Sunday, December 11, 2011

Essential oils: Folded oils and phototoxicity of citrus essential oils

What the heck does folded mean when it comes to essential oils? Folded oils tend to be citrus based oils - orange, grapefruit, lime, lemon - and we see them as 5X or 10X folded.

Folded essential oils are those that have been further distilled and concentrated to create a more concentrated, and usually stronger smelling, essential oil. The oils should have a longer shelf life because some of the terpenes that contribute to oxidation of the oil have been removed, and they should be safer to use in leave in products thanks to the removal of those same terpenes.

Unfolded essential oils tend to contain furanocoumarins or furocoumarins, which can make the oils photosensitizing. Removal of these compounds can make the oil less likely to be phototoxic when used in leave in products. (Notice I said the word "likely"...)

A phototoxic ingredient "is a chemical compound which becomes toxic when exposed to light. Some medicines: tetracycline antibiotics, sulfonamides, amiodarone, quinolones. Many cold pressed citrus essential oils such as bergamot oil. Some plant juices: parsley and Giant hogweed. Others: psoralen." (Wikipedia). You'll notice the word "cold pressed" before the word citrus. This is because the cold pressed versions of essential oils contain more furocoumarins, which is why they are folded to ensure there are fewer photosensitizing compounds.

Can we use folded oils in leave on products and be guaranteed the product users won't be subjected to phototoxicity? No, and here's the problem with essential oils in general....

I've mentioned before that mineral oil is used a lot in commercial products because it's predictable. We know that when we see something like "light mineral oil" (I'm making up this name for the purposes of this post) that it has a certain characteristics. When we see something like sunflower oil, we know some general things, but it is affected by the terroir - the place it was grown, the climate, the way it was processed, and so on - so the characteristics are not the same with every bottle. This means it could change the viscosity of our lotion, the amount of linoleic acid, and so on. It's the same thing with essential oils. Although we know that orange oil contains orange essential oil, each bottle could be different with differing levels of terpenes or other compounds depending upon the climate, growing temperature, processing, and so on. So when I see something called 10x orange oil, it means that the oil has been concentrated to increase the fragrance and remove some of the photosensitizing compounds. But the 10x orange oil from one company might be different than the 10x orange oil from another company thanks to different manufacturers and different places they've been grown.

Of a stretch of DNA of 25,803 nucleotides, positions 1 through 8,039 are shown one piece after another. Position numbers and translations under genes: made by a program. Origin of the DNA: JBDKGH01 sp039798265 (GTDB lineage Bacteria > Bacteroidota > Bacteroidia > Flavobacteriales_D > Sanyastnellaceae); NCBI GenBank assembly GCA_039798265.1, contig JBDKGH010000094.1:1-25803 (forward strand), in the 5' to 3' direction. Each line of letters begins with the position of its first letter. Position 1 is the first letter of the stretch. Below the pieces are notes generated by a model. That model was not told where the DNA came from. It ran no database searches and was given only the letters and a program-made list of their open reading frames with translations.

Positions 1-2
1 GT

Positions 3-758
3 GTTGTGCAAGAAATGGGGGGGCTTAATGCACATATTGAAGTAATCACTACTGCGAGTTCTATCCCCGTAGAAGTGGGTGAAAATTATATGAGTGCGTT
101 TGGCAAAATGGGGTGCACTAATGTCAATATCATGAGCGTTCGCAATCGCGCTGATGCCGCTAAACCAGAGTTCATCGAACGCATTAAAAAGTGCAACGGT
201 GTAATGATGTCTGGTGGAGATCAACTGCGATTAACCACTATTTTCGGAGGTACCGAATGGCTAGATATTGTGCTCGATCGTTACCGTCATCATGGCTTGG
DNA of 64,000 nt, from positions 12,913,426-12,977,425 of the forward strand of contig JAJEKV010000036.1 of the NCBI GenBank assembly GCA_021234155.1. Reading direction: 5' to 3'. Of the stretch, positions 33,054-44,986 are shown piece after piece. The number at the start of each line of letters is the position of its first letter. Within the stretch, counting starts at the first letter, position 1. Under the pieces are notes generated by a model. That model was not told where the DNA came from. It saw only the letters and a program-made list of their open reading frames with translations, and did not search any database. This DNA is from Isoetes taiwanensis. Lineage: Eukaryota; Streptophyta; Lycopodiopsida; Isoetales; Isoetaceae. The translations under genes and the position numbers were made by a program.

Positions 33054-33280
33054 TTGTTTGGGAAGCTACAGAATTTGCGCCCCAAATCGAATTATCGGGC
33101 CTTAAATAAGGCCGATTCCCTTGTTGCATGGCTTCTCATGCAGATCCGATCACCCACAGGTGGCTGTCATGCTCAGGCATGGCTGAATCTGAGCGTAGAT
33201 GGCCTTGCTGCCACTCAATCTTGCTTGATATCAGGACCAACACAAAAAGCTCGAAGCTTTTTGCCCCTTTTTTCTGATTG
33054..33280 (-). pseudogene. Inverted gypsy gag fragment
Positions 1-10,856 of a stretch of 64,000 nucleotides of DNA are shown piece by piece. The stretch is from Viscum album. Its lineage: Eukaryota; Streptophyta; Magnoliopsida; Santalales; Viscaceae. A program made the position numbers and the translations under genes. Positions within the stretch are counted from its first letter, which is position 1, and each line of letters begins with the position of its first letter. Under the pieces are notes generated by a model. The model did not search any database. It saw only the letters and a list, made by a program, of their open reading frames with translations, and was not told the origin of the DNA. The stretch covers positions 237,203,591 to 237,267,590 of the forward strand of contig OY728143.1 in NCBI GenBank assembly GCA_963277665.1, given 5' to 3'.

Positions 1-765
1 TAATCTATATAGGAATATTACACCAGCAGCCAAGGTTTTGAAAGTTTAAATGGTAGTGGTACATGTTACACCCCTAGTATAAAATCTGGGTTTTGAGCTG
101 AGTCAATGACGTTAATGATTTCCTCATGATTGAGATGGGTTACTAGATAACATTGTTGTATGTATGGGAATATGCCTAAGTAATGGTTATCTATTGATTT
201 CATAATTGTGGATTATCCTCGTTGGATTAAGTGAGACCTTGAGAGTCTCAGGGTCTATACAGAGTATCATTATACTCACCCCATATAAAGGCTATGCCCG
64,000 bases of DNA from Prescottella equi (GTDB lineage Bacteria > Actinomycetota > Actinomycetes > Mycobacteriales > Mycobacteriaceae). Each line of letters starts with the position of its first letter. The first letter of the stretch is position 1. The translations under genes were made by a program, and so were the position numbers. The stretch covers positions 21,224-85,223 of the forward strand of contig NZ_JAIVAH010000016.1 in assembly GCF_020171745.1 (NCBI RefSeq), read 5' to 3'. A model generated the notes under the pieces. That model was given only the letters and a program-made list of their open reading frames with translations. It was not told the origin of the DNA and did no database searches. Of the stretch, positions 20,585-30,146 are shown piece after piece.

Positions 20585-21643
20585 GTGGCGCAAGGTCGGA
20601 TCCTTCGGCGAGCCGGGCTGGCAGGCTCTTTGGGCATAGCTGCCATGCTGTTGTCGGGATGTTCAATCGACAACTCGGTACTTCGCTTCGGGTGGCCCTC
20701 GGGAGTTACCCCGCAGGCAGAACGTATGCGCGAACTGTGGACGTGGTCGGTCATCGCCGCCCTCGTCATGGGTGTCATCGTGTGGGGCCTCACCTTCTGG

As a rule, I don't put citrus based essential oils in anything that won't be completely rinsed out. That means I reserve them for my body wash and shampoo for the most part. It does suck because the Creamsicle lip balm I made with vanilla and orange essential oil tasted amazing...

If you're using folded essential oils, the risk is lower, so I leave it to you to make your own decisions based on the information you have from your supplier and past experience. If you're new to essential oils, please be really careful when using orange, lime, lemon, and so on...the goal is to make the end user happy, not burn them when they're out in the sun for a few hours.